Four Functions of Management

Nov 07, 1994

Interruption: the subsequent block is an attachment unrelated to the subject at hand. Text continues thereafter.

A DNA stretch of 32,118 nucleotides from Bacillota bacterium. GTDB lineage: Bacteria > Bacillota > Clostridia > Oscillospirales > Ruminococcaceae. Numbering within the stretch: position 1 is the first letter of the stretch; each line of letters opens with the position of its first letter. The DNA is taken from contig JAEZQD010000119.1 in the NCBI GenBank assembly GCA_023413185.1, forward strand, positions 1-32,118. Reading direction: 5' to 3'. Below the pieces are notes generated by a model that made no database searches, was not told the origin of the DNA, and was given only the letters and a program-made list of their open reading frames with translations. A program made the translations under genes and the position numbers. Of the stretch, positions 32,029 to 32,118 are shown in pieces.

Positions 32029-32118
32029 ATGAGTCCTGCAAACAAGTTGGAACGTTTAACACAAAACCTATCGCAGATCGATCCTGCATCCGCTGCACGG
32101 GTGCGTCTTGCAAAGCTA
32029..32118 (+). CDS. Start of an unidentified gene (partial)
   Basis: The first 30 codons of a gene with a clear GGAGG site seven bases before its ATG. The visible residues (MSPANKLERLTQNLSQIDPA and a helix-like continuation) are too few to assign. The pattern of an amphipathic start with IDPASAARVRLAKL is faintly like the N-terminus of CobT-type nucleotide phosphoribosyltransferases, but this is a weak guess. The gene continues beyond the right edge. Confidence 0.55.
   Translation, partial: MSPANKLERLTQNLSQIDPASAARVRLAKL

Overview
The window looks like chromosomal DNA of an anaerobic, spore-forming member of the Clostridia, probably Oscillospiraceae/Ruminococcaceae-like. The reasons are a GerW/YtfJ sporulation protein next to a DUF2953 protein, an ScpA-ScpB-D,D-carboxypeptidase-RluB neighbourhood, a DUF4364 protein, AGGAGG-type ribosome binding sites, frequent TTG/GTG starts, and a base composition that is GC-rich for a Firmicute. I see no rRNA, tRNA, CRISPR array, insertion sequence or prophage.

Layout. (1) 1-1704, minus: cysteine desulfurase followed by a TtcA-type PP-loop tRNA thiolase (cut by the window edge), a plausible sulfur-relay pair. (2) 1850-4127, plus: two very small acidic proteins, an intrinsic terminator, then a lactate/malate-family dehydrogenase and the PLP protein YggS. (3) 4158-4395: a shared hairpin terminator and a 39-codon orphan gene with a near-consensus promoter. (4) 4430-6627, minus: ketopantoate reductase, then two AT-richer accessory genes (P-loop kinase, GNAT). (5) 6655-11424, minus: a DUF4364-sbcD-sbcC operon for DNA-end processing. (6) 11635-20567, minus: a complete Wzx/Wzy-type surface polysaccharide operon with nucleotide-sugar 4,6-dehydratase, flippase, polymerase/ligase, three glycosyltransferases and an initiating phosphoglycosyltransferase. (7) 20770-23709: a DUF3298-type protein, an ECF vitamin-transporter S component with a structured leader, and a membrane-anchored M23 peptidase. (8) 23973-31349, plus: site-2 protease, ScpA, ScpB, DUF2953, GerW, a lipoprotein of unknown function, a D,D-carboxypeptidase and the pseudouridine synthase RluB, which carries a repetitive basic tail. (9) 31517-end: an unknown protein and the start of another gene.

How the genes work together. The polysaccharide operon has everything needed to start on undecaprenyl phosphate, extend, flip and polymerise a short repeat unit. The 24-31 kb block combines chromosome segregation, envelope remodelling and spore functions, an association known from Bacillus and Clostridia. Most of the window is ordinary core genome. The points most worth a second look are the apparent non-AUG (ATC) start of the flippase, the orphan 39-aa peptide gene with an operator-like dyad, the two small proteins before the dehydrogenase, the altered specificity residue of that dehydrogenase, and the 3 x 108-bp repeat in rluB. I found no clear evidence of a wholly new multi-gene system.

Most A/E/P and environmental consulting firm insiders would agree that we, as a group of companies, do not manage very well. I say that because if we did, we would not be an industry made up of 69,000 firms, averaging only 10-15 people each. My thoughts keep going back to the time-tested definition of management and its four functions— planning, leading, organizing, and controlling. And my conclusion is that we do a terrible job with the first three functions (planning, leading, and organizing), and over-emphasize the last (controlling). But why is that? The uninitiated would think that design and technical professionals would be great at this stuff. We have to do it for our clients— why can’t we do it for ourselves? Here are my thoughts: We don’t plan because it’s not fun. People tend to do what they enjoy— and engineers, architects, planners, and scientists are no exception. Most design professionals would rather be doing than planning. We have no tolerance for the ambiguity of the planning process, and no faith that it works anyway. Planning takes you out of the problem-solving mode, and reduces the excitement that comes from being in a crisis and solving it. Putting yourself into a dangerous situation and surviving can be very addictive. Why else would people sky-dive or bungee jump? We don’t lead because we feel there is something inherently wrong with doing so. Many people running professional service firms today started out not as entrepreneurs, but as model employees. The result is that when they eventually phase into ownership/management positions, it may take a while for them to become leaders instead of followers. Many of these people were programmed in the early stages of their professional career to distrust management— to think that management regularly misleads or manipulates them. If you look around you’ll see that there are some good reasons for this thinking. One of our competitors has advised firms in his newsletter to tell project team members that the project budget is smaller than it actually is to improve profitability! So much for building trust between management and employees. We don’t organize because we are preoccupied with the present. We don’t organize for the same reasons we don’t plan. Organization requires us to take time away from current activities to better prepare ourselves for future work. But the pressures most managers in professional service firms face to stay job chargeable, minimize overhead, and get out and sell also keep us out of this “organization” thing. As a group, we are so focused on survival that we systematically chip away at our firms’ futures. We overemphasize control because it’s familiar (and therefore feels safe). This is one function of management that most of us will heartily acknowledge our belief in— control. As managers, we have to check on the work of others; make the final decisions on all important matters; decide what information goes out to the project team members, discipline heads, or even our fellow principals; determine who gets how much of a raise or bonus, even for those employees we may not recognize if we saw them on the street; and so on. The result of this constant overemphasis on control is that we don’t develop any managers who can get us out of the position where we need to control. It’s a vicious cycle. So what can we do about all of this? How can we improve our managers’ abilities to plan, lead, and organize, and reduce their tendencies to control? Force planning. No one will do it unless you insist on it. Force your managers to plan their activities, to look ahead, to anticipate what they will do about problems before they occur. Show your people how to plan. Tell them what you want their plans to look like. Don’t let them off the hook on planning. Support leadership initiatives. Many A/E/P and environmental firms are set up to systematically run off those who have the most leadership potential. Recognize who your leaders are and encourage them by first giving them the opportunity to lead, and second, by supporting their attempts to do so. Don’t put them down for taking initiative. Don’t label anyone who wants to lead others as “power crazed.” Don’t make your natural-born leaders go through the same steps to move up as those who lack the requisite personality and mental attributes. Get organized yourself. If you want your people to be organized, you have to be organized. That means you don’t forget appointments, you get the meeting notes out as soon as the meeting is over, you don’t lose things people send you, and you have an office that doesn’t look like the paper section of the neighborhood recycling center. Think about it. Give up control and sell the benefits of doing so to your second tier. People at the top set the example for how things are done. I’ve seen so many CEOs who are still doing first-level technical work. If you are like that, your staff will be, too. You have to delegate everything you can. And you have to keep telling your managers that they should be doing the same thing. Because if they don’t part with some of the control, they will never be able to get out of their current mode and into one that has a bigger impact on the company. And that’s where we all know the biggest share of financial (and psychological) rewards are! Originally published 11/07/1994

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